Don’t try to do it on your own. You will need all the help you can get; be it emotional or material. Develop relationships in school with other parents, that will allow you to share your experiences and find encouragement. Numerous schools have parent support groups. So yes, seek out help when necessary, and remember, communication is the key. Communicate with your family members and friends, make them feel like they are part of your hectic schedule and you will get through anything. In the end, get to know your teachers. Let them know what you are struggling with. Many professors are willing to arrange special arrangements for parents, grant extra time for completing assignments, etc.
Busy people are often tempted to miss meals and/or consume loads of unhealthy snacks and garbage. While these items are good in moderation, a person’s diet impacts their immune system, energy level, and mental alertness greatly. Generally speaking, it is easier to devote the extra time required to cook a nutritious meal. The time you spend in class and learning is going to be much more efficient, and you are going to get sick less frequently and have the ability to work longer. You will set a good example for your children too.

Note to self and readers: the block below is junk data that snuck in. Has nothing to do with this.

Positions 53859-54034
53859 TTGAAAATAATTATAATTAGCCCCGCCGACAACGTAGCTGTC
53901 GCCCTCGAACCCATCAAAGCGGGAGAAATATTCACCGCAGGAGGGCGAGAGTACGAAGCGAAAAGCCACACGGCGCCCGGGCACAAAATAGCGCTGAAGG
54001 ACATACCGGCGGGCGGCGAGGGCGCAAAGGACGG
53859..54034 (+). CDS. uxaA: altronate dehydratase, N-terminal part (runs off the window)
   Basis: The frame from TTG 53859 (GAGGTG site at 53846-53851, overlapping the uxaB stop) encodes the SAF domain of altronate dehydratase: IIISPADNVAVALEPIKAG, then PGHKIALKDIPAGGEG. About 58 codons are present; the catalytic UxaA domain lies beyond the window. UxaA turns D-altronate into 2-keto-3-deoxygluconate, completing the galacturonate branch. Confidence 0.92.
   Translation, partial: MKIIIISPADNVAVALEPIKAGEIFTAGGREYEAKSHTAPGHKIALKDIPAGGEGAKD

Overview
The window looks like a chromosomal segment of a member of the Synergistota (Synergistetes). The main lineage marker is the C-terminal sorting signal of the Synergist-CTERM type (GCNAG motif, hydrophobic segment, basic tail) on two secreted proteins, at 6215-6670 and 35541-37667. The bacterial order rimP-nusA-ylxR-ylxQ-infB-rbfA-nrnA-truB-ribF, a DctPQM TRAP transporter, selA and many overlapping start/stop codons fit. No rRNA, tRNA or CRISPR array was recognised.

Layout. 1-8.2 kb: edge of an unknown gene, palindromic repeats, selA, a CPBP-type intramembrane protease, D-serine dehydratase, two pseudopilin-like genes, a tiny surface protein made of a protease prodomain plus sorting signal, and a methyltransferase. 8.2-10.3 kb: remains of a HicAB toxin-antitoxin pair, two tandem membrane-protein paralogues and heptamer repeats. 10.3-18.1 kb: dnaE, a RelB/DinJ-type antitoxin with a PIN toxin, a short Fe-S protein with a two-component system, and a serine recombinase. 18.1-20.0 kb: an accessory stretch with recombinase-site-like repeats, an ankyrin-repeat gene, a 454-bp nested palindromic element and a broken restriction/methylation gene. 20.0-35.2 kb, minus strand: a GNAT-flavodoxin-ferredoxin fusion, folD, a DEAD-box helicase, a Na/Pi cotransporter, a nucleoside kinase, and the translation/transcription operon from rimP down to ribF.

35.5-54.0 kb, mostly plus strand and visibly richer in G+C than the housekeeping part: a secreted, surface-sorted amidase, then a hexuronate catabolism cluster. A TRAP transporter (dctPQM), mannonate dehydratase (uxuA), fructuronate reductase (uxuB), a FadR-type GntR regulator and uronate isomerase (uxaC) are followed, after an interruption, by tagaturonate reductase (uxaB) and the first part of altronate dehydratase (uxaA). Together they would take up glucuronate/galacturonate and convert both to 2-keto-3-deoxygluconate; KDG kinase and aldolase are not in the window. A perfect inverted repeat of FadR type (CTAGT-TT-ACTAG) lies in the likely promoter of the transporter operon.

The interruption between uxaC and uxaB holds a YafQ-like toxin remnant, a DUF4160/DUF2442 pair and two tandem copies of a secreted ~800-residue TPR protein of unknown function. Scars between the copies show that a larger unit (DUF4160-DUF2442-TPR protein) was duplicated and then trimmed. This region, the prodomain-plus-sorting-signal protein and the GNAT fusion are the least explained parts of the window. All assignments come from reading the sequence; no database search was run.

Regular exercise like yoga, meditation, or quick workouts improve alertness, energy, productivity, and reduces anxiety. Make it easy and short. Keep on a stroll. Motorcycle. 10-15 minutes a day is enough to make a difference or even any other day. And again, in addition to all the benefits just mentioned, you’ll set a great example for your children.
To college students and friends, sleep is usually one of the first things to go to. And yet the benefits of getting enough sleep, like eating healthy and exercising, generally far outweigh the costs involved (like having less time to study). Sleep assists in memory consolidation, problem-solving, and the ability to retain focus, among other issues. If you have trouble focusing, feel stressed out, or lose more patience with your kid(s) than normal, try to take a quick nap or go to bed earlier. That will probably require sacrificing other activities, but in the long run, it will pay off. Quick reminder: It’s all about goals.